Exotics

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Displaying 1 to 8 of 8 results, sorted alphabetically.
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Acacia baileyana 'Purpurea'

Unique and highly ornamental large shrub or small tree for a very sheltered site in full sun. Bright blue-green leaves with new growth deep plum-purple through the growing season. Golden yellow 'Mimosa' flowers in early spring. Easy in a pot, can be hard pruned every year. Takes a fair amount of frost, though is best sited sensibly. My best selling plant by far.

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Acacia pataczekii

Only described in 1978 from a discovery in the cool highlands of Tasmania, 'Wally's Wattle' is the hardiest of all Acacias, known to tolerate as low as -18c! A large evergreen shrub or very small tree here in the UK, with a dense bushy crown of linear blue-green leaves (actually phyllodes) and a mass of pale yellow little balls of flower in late winter. Most rare!

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Agave ovatifolia NJM 09.002

The 'whale tongue agave' was officially described in only 2002, this new species from the far north east corner of Mexico is, without question, one of the most stunning of all. Very chunky perfectly formed rosettes, 120cm across by 90cm tall at their maximum, are composed of icy-blue, very deeply scalloped leaves. Proven one of the hardiest and easiest in the garden. Fabuloso!

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Agave parrasana

From the Sierra de Parras in the middle of the Chihuahuan desert, this is related to A. parryi, though it has a look all its own. Even at maturity this is a stubby, squat, spiny little beast, with relatively wide leaves compared to their length and a height of only about 30cm. The foliage is bluish-grey with hooked lateral spines. Pretty hardy, but best in a pot.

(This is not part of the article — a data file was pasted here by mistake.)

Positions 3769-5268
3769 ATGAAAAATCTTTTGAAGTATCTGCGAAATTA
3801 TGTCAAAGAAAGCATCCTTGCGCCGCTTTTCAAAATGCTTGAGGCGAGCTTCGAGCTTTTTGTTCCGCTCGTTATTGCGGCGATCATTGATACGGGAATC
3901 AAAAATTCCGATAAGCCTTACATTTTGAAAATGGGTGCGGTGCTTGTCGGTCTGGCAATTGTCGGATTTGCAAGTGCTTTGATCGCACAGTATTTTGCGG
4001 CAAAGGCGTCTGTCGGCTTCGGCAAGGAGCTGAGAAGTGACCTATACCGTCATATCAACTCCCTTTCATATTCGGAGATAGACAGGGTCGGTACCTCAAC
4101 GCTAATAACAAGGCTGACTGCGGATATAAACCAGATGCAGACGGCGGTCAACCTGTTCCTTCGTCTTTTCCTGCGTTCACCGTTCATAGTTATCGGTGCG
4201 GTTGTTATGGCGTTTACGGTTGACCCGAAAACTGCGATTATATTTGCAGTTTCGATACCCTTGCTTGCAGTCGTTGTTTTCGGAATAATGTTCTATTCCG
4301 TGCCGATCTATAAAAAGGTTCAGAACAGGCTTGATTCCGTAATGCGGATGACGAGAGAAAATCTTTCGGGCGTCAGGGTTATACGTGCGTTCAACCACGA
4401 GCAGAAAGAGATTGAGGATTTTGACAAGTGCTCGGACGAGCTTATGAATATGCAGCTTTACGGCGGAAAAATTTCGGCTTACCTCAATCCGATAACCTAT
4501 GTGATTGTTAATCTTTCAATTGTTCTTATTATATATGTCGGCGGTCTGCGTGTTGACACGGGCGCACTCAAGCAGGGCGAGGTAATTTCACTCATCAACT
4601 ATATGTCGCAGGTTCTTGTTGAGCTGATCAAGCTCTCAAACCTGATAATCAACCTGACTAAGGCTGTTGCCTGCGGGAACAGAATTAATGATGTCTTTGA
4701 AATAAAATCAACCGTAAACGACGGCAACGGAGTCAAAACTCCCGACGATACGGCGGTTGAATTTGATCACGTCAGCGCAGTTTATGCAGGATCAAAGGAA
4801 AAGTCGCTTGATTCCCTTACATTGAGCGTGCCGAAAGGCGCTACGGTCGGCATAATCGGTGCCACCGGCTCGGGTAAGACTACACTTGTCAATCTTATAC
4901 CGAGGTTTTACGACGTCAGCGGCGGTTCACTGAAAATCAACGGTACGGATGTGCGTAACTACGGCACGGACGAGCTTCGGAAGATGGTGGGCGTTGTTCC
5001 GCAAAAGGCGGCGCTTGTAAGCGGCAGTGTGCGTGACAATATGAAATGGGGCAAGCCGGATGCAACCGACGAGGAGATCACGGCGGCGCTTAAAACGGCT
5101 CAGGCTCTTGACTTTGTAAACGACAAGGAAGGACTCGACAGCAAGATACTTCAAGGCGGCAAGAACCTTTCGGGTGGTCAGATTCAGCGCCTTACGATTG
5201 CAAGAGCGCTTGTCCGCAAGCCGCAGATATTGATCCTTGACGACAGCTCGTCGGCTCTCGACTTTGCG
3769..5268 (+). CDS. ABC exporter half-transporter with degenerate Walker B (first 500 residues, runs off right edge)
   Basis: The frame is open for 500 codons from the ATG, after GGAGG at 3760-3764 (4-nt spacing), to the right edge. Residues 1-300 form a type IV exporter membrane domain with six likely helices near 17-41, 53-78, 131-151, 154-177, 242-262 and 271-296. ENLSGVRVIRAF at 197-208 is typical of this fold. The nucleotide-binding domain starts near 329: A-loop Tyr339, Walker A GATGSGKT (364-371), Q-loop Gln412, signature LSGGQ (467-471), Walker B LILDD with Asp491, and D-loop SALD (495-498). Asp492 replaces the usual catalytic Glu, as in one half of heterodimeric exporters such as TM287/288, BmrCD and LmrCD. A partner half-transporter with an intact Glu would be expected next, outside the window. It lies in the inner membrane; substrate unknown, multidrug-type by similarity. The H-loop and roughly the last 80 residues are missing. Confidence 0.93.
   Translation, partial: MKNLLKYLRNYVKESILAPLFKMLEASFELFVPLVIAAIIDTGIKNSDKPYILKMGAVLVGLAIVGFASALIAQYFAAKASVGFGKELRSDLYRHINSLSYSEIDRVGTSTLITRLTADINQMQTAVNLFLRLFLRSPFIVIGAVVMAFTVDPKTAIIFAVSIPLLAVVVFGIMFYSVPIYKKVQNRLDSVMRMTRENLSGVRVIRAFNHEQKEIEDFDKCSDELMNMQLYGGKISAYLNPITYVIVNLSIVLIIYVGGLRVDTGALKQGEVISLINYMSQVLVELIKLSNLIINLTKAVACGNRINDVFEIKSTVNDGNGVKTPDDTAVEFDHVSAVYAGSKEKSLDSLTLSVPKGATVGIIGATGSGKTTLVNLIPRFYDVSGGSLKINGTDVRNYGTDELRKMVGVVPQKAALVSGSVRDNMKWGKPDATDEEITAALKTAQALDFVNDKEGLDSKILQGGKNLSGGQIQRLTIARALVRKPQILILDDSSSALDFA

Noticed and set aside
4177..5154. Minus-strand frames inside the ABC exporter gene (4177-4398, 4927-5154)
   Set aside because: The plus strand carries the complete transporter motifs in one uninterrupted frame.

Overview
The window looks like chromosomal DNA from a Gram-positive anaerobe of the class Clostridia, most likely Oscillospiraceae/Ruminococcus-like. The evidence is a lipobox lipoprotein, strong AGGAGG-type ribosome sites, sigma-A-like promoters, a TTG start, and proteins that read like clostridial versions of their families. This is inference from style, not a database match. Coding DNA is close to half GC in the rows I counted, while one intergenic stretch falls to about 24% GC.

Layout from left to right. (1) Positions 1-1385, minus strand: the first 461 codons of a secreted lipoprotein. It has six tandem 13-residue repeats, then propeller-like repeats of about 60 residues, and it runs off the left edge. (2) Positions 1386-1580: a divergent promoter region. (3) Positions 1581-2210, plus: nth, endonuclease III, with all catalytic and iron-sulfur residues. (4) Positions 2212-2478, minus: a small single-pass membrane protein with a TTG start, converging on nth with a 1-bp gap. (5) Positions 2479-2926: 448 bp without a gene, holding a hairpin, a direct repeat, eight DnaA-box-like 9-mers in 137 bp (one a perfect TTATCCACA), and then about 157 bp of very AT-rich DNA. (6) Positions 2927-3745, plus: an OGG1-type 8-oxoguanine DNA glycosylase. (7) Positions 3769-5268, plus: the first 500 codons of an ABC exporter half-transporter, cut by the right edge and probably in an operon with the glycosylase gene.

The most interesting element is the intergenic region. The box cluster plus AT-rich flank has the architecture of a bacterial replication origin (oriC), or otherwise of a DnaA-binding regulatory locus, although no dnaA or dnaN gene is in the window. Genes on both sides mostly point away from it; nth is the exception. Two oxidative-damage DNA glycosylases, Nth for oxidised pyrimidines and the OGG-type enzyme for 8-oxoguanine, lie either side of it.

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Aloe striatula var. caesia (new)

The strictly high altitude, greyer leaved and supposedly hardier variety from around Molteno in the E. Cape. Easily growable outside throughout milder parts of the UK, but also possible further inland in very sheltered, sunny, very well drained spots. Multi-stemmed to 1.5m, topped by yellow Kniphofia-like flowers in July over the succulent grey-green leaves.

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Amicia zygomeris

A most exotic looking large perennial pea from Mexico, with strong growth to about2.5m. Pinnate foliage has leaflets with indented tips, giving a very distinct effect. Highly conspicuous large pale green, but heavily purple-red stained, stipules on the stems and large deep yellow pea flowers in late summer, makes for a striking specimen! Absolutely bone hardy in my experience, even through Dec' 2010, without a mulch. Sun.

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Arundo donax 'Macrophylla'

Giant reed. A truly gigantic thing, forming big clumps of blue-green towering foliage to 3m+ high. This is the wider leaved form, good for even more exotic effect, with leaves as wide as a good belt, with long tapering tips. Looks great as a backdrop, or even as a frontdrop if you like that sort of thing. Any ordinary soil in full sun.

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Astelia fragrans (new)

This New Zealand evergreen bears a rosette of slightly silver-green sword like foliage on a clump 1m x 1m. Fragrant basally held spring flowers followed by orange berries. Makes a striking contrast to things like Muehlenbeckia astonii, which it grows together with in nature. Happy in inland or exposed coastal conditions. For well drained, but not dry soil.

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Displaying 1 to 8 of 8 results, sorted alphabetically.
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